The wind is caused by the difference in air pressure or atmospheric pressure. The bigger the difference the faster and the stronger the winds. Air moves from high pressure to low pressure.
The passing of a front will cause the winds to pick up. The air-mass behind a cold front is cold and the air-mass in front of the cold front is warm. The colder the air mass the lower the pressure is. The warmer the air-mass the higher the pressure is. The larger the temperature and pressure gradient before and after the cold front the stronger the winds will be. Here are a few examples below.
If the temperatures ahead of a cold front are in the 80s and behind the front, they are in the 40s the winds will be quite strong. The reason why is because there is a sharp temperature/pressure gradient before and after the cold front.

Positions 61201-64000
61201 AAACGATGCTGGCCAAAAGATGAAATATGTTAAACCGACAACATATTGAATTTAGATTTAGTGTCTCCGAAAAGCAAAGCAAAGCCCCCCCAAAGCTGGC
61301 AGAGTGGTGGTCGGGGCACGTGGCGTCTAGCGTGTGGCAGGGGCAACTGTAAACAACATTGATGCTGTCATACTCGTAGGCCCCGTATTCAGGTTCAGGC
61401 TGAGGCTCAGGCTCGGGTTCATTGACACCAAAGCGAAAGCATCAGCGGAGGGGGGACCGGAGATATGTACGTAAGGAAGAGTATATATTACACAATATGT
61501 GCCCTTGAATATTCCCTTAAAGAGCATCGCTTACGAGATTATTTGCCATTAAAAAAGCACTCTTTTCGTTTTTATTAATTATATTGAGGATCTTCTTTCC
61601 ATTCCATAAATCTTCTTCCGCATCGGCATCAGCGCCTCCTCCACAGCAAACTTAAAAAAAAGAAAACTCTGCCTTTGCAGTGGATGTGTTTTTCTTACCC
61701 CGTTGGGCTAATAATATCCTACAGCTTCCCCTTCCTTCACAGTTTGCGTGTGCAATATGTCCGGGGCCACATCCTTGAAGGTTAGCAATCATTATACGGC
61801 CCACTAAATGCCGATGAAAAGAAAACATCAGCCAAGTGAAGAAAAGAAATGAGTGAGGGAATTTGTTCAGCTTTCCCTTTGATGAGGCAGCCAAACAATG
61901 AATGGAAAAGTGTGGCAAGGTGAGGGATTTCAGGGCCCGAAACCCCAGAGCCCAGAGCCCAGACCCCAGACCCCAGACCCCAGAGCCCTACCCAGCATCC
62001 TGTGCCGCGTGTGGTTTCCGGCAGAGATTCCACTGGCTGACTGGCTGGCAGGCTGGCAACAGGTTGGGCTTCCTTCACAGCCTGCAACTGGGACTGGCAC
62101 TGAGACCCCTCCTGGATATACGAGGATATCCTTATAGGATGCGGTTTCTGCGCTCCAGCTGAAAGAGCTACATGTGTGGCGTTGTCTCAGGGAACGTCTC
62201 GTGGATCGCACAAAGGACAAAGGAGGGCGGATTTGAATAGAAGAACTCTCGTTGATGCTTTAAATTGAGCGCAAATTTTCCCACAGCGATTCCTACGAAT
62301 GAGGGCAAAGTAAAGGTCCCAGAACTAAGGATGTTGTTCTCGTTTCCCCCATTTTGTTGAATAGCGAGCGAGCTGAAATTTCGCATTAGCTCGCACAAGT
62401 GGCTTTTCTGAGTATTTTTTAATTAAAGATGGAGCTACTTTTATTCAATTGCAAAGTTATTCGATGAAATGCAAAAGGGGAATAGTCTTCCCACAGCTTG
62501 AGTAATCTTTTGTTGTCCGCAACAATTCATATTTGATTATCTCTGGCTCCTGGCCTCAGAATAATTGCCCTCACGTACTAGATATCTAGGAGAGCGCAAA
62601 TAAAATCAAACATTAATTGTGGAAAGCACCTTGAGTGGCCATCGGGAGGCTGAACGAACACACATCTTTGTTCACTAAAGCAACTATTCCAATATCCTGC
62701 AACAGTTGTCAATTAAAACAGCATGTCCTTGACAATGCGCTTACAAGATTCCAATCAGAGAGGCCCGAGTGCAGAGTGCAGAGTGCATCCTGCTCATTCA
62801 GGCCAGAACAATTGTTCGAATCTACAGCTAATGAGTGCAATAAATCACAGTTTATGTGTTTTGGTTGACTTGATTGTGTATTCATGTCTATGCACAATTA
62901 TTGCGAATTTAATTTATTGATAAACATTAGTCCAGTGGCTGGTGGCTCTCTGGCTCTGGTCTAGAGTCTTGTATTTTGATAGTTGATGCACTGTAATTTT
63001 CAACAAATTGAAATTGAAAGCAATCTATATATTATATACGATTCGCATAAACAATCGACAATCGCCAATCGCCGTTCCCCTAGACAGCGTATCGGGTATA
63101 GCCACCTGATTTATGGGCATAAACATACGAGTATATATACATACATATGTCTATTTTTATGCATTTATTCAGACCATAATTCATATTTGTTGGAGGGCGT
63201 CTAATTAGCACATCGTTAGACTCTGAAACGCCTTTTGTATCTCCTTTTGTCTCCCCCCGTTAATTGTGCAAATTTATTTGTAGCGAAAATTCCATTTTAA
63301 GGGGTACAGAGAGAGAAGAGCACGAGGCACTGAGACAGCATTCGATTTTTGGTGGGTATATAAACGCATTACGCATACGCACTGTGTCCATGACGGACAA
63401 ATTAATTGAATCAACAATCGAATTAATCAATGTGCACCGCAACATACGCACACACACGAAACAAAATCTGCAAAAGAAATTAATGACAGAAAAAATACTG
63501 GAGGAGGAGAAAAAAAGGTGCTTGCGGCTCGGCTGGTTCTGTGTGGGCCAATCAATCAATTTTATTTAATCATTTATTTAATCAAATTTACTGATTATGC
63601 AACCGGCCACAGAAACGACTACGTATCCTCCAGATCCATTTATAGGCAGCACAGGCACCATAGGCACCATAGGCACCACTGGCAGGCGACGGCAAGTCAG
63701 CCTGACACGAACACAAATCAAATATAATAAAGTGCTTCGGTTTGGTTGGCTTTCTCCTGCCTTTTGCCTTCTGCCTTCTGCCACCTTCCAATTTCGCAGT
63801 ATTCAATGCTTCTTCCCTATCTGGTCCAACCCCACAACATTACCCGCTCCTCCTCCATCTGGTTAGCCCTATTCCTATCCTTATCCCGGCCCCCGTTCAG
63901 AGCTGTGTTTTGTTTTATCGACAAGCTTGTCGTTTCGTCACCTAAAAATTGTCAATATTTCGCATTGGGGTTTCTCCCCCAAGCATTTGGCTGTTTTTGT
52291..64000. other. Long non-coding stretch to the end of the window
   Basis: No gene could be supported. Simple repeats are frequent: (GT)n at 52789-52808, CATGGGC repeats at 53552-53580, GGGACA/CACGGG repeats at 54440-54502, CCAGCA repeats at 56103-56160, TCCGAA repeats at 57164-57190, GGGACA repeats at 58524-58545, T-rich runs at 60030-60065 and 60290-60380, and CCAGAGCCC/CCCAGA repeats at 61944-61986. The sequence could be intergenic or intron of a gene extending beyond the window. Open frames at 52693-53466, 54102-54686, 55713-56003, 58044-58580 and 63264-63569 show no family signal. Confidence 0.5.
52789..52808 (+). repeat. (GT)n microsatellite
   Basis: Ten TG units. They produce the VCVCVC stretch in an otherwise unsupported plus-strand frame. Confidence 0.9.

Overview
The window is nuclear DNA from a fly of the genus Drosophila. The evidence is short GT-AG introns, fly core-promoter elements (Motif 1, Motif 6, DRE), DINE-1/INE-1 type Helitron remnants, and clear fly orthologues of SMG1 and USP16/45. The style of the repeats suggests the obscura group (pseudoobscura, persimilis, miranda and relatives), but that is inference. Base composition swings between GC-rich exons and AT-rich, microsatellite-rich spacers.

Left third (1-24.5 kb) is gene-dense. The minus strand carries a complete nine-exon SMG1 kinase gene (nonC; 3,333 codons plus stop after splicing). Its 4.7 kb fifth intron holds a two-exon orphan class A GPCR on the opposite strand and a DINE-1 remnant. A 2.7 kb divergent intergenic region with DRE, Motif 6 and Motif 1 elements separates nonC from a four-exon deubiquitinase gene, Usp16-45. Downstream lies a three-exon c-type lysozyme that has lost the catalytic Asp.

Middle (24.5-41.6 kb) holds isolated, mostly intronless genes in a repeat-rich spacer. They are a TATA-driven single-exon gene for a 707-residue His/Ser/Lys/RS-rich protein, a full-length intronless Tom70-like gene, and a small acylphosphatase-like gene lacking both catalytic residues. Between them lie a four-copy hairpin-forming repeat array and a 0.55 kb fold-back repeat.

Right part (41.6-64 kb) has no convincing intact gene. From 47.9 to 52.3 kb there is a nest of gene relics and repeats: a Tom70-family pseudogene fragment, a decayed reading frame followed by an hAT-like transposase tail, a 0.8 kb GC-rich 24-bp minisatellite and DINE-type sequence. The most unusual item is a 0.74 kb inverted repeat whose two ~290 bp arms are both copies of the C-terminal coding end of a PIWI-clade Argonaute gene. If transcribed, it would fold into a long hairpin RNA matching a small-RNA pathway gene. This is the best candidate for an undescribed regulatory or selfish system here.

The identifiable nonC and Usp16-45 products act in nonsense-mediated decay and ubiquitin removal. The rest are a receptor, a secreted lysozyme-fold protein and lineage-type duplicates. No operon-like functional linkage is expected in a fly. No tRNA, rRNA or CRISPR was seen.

If the temperatures ahead of a cold front are in the 60s and behind the front, they are in the 40s the winds will not be as strong. The reason why is because the temperature/pressure gradient before and after the cold front is not as strong.
You may be thinking what does the temperature have to do with air pressure? Well, the warmer the air the higher the pressure, and the colder the air the lower the pressure. The bigger the temperature gradient the bigger the pressure difference. Remember, the greater the pressure difference the strong the winds.